If you are like me – not so good in the Arabic language – you are probably finding it hard to get any information about how things are progressing in Egypt in the lead up to the papal elections. A huge thanks to HG Bishop Angaelos in the UK for posting a comprehensive and authoritative summary of what is happening, and what is going to happen over the coming months. You can find it here.
On the other hand, it is always interesting to see how non-Copts view us. Here and here are two such sites, but they come with a warning: Coptic readers might not like everything they read on these sites, and I certainly cannot vouch for their accuracy. The view from a distance can provide an interesting perspective, but it also often ends up being somewhat incorrect.
We continue to pray for our Lord to guide all those involved in the process, that His will may be done and not that of any human being. I will take this opportunity to express just one personal observation I feel very strongly about.
The role of a clergyman is critical in our Coptic culture. Bishops and priests have the opportunity to do both great good, but also to do great harm. In the years that I have lived in the Coptic Church, there has always been a closely followed principle that has stood the Church in good stead: those who covet ordination are excluded from consideration.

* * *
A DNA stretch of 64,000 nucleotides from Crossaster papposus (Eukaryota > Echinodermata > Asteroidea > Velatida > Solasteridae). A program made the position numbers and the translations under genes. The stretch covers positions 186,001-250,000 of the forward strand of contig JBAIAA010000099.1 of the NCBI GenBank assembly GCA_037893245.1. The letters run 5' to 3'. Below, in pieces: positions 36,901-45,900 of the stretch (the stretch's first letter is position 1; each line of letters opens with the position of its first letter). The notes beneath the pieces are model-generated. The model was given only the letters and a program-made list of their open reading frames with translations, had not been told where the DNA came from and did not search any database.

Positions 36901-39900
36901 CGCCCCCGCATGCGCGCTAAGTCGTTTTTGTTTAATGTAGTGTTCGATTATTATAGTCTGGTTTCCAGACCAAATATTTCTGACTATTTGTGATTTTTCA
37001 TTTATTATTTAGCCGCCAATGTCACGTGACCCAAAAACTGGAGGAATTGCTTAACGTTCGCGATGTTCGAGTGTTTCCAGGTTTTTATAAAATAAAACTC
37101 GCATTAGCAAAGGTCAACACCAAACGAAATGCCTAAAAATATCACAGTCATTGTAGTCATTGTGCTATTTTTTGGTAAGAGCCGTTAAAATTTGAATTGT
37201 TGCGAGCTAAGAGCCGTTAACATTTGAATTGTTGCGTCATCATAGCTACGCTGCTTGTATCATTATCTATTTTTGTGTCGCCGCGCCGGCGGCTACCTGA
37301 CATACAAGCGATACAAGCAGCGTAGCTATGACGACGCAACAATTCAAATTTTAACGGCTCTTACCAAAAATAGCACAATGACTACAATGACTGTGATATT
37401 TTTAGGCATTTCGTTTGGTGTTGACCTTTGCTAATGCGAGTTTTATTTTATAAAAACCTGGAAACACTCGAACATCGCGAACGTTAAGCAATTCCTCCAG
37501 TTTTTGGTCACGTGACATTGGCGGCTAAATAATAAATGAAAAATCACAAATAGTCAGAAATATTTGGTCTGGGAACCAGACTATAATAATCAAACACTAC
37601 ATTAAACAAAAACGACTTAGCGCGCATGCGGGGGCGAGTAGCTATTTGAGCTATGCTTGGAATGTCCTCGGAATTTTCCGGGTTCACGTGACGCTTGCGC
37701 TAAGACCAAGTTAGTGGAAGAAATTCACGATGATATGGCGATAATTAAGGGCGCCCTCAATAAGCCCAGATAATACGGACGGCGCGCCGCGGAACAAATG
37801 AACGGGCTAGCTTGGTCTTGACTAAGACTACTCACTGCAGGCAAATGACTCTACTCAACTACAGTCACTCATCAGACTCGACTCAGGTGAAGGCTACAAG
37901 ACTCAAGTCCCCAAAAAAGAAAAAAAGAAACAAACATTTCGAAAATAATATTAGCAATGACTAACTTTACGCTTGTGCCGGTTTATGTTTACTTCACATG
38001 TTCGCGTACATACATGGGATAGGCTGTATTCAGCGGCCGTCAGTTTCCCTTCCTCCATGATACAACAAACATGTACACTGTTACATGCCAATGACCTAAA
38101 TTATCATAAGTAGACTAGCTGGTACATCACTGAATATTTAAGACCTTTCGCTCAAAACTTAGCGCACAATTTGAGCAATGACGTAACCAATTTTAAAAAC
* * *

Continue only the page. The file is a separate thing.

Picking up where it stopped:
There are excellent reasons for this. A person who sees ordination as some kind of “promotion” or honour is thinking of himself, and in true Christian service, there is simply no room for that. Once the ‘ego’ gets involved, the Holy Spirit steps back, and all you have left is merely human service, with all its faults and failings and weaknesses. No one benefits from that, neither servant nor the served. You only have to look around to other Christian Churches where clergymen “volunteer” for “promotion” to see the kinds of disasters that eventually follow. Continue reading “The Next Coptic Pope”
Over the past nine months fanatic elements within the Egyptian Muslim community have stirred up civil unrest all over Egypt. Copts have been attacked, houses and shops looted, and churches burnt down. While it is true that a general degree of anarchy has prevailed in the country since the revolution, one expects that as the new order comes to fruition, such anarchy will quickly be brought under control. THis is to be expected when so drastic a revolution happens in any nation. But acts of violence along religious lines will divide the country and turn it into another Lebanon. As thousands of Egyptian Copts protested the lack of protection from the ruling Army since the revolution, the army opened fire killing dozens of civilians and injuring hundreds. The Army has blamed “unknown culprits” for the violence. Yet surely, there is no doubt as to who did the killing?